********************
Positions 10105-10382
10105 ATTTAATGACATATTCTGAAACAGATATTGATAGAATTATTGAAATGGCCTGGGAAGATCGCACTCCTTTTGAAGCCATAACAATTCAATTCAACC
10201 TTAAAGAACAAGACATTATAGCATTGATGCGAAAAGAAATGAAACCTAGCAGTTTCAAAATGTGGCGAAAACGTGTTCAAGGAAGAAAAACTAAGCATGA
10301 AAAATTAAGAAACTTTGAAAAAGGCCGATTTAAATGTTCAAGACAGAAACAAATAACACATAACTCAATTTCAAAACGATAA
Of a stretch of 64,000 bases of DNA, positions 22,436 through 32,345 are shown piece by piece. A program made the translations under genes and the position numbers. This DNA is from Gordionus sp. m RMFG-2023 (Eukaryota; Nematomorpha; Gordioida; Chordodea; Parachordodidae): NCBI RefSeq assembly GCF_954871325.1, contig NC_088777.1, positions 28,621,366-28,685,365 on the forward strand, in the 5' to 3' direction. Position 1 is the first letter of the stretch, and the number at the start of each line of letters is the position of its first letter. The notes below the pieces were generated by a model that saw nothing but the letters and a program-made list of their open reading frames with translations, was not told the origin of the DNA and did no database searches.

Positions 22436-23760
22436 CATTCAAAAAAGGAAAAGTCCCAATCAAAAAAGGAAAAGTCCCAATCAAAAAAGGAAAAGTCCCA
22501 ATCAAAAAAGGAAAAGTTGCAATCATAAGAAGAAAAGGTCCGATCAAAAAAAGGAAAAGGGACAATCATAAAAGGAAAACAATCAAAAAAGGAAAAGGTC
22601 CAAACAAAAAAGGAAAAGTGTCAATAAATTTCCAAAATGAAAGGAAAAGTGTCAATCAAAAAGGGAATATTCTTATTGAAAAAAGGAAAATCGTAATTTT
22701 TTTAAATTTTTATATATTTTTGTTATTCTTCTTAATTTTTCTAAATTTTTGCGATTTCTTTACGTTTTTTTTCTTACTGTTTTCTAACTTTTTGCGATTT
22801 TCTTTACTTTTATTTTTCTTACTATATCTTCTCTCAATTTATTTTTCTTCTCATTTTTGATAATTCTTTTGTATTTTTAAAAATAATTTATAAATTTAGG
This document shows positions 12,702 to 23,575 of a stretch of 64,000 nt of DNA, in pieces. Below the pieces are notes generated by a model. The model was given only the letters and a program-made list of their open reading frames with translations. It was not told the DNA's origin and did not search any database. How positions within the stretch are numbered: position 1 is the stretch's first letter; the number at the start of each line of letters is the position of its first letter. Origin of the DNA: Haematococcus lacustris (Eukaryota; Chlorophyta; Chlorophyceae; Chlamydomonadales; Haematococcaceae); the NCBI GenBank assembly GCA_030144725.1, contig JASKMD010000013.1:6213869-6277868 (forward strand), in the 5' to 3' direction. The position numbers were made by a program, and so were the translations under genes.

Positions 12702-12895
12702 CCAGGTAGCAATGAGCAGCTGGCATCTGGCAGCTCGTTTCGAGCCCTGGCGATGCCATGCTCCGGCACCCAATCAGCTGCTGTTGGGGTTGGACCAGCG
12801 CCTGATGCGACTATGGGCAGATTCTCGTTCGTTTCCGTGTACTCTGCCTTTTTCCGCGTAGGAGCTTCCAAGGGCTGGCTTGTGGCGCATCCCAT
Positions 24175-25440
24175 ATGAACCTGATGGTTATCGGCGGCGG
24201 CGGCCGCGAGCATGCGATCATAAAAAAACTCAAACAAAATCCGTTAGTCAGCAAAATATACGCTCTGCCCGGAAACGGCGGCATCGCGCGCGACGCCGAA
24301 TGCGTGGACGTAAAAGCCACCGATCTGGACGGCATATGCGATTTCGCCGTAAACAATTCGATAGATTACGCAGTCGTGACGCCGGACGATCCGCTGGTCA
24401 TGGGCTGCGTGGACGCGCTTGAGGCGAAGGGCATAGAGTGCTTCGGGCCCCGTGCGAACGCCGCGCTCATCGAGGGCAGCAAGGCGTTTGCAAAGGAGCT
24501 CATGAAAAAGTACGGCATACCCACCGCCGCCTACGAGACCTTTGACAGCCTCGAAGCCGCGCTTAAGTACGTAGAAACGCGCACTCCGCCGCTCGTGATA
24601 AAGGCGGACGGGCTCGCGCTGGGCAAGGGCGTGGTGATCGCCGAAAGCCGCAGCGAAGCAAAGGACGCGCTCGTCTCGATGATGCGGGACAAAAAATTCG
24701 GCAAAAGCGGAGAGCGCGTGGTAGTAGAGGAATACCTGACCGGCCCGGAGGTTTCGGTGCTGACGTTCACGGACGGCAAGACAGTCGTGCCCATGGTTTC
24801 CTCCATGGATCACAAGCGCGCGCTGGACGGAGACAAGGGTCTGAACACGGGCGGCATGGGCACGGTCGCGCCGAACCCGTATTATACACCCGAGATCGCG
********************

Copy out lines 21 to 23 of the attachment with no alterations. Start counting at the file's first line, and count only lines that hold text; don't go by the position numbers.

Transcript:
24501 CATGAAAAAGTACGGCATACCCACCGCCGCCTACGAGACCTTTGACAGCCTCGAAGCCGCGCTTAAGTACGTAGAAACGCGCACTCCGCCGCTCGTGATA
24601 AAGGCGGACGGGCTCGCGCTGGGCAAGGGCGTGGTGATCGCCGAAAGCCGCAGCGAAGCAAAGGACGCGCTCGTCTCGATGATGCGGGACAAAAAATTCG
24701 GCAAAAGCGGAGAGCGCGTGGTAGTAGAGGAATACCTGACCGGCCCGGAGGTTTCGGTGCTGACGTTCACGGACGGCAAGACAGTCGTGCCCATGGTTTC